MesenCult™ Adipogenic Differentiation Kit (Human)

Medium for the differentiation of human MSCs into adipocytes

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MesenCult™ Adipogenic Differentiation Kit (Human)

Medium for the differentiation of human MSCs into adipocytes

1 Kit
Catalog #05412
221 USD


MesenCult™ Adipogenic Differentiation Medium (Human) is specifically formulated for the in vitro differentiation of human mesenchymal stromal cells (also known as mesenchymal stem cells or MSCs) into adipogenic lineage cells. This kit is suitable for the differentiation of MSCs derived from human bone marrow (BM), adipose tissue, umbilical cord, or pluripotent stem cells (PSCs) that have been previously culture-expanded in serum- and animal component-free medium (e.g. MesenCult™ ACF Plus Medium [Catalog #05445]), serum-containing medium (e.g. MesenCult™ Proliferation Kit [Catalog #05411]), or platelet lysate medium (e.g. MesenCult™-hPL Medium [Catalog #05439]).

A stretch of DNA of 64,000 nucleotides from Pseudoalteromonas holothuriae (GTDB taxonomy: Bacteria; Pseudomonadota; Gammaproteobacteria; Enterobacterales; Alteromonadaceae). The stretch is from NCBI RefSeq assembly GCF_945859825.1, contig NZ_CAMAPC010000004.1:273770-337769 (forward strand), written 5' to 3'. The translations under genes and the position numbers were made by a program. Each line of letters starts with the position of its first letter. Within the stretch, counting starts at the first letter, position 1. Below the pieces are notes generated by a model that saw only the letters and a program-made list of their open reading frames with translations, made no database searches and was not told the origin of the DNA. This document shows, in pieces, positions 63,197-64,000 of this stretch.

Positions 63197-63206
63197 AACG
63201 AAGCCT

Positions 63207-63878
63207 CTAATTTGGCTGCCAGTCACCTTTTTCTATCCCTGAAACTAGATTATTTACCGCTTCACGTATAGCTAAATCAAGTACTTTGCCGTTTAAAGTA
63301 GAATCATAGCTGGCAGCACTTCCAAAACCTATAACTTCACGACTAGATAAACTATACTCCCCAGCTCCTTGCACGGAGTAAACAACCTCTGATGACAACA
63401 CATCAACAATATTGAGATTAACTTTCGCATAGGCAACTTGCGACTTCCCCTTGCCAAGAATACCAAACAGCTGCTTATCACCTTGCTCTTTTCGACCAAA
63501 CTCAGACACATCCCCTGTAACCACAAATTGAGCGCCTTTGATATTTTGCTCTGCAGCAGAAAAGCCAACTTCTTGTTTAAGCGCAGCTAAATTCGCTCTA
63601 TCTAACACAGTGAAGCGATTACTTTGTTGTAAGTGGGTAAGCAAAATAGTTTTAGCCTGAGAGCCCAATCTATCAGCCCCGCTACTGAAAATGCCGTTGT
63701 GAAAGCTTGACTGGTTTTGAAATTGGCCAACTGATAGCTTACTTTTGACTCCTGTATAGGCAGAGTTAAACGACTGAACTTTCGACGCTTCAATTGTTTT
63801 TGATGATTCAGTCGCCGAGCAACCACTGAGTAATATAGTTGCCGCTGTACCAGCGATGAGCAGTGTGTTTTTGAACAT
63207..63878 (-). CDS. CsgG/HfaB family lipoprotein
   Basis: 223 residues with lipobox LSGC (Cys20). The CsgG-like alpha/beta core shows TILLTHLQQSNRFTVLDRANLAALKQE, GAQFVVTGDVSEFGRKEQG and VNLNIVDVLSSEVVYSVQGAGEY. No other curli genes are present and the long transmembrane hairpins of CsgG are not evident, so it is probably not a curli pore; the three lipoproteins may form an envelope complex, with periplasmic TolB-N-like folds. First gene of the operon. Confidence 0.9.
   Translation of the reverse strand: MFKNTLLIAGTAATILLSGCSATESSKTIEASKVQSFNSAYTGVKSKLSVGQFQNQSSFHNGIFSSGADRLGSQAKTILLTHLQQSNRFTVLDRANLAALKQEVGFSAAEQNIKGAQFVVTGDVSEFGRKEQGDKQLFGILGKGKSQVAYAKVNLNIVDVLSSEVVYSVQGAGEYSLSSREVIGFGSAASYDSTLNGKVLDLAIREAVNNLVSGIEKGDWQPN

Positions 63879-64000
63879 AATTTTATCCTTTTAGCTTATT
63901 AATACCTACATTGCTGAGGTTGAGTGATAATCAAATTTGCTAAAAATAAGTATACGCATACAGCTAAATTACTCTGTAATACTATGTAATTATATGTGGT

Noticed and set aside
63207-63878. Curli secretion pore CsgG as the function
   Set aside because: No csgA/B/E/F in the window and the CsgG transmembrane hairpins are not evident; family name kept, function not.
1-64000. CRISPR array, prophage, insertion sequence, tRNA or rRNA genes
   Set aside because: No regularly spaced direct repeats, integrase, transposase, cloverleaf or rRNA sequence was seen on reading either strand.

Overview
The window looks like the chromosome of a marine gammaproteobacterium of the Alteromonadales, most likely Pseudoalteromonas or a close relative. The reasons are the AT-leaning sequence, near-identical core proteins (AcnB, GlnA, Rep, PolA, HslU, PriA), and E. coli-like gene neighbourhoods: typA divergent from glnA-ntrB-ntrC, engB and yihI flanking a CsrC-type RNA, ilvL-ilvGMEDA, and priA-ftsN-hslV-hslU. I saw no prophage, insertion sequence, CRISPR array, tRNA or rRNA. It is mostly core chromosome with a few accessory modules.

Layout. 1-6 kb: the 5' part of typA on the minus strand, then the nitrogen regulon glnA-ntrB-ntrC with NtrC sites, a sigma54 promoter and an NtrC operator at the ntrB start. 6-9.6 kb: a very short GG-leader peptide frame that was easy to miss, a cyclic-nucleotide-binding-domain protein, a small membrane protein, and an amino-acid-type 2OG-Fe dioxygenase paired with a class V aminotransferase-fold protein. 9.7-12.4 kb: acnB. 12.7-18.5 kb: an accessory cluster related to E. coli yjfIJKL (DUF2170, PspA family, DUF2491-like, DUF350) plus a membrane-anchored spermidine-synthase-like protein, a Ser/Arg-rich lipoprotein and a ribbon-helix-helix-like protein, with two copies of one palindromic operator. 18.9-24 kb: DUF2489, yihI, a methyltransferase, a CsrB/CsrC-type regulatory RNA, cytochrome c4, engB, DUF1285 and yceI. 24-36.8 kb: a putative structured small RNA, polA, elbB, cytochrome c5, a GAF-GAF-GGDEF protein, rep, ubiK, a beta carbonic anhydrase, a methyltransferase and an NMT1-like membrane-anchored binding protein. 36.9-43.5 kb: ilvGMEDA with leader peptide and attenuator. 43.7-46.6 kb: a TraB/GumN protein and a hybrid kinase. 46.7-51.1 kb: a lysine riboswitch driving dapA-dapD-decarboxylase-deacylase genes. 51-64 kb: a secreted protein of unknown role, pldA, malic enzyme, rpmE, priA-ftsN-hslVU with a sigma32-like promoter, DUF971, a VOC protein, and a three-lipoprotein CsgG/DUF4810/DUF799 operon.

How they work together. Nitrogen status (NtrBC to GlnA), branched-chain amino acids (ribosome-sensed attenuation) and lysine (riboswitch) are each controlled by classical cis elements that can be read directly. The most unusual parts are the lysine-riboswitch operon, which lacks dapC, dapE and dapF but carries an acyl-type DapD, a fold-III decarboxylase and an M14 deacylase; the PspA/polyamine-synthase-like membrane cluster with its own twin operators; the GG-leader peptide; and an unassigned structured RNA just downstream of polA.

• Robust and versatile human MSC differentiation to adipocytes
• Optimized for differentiation of bone marrow- and adipose tissue-derived human MSCs previously cultured in serum-containing or serum-free media, such as MesenCult™-ACF Plus Medium
• Compatible with human MSCs previously cultured in platelet lysate media
  • MesenCult™ MSC Basal Medium (Human), 225 mL
  • MesenCult™ 10X Adipogenic Differentiation Supplement (Human), 25 mL
  • MesenCult™ 500X Adipogenic Differentiation Supplement (Human), 0.5 mL
Specialized Media
Cell Type:
Adipocytes; Mesenchymal Stem and Progenitor Cells
Cell Culture; Differentiation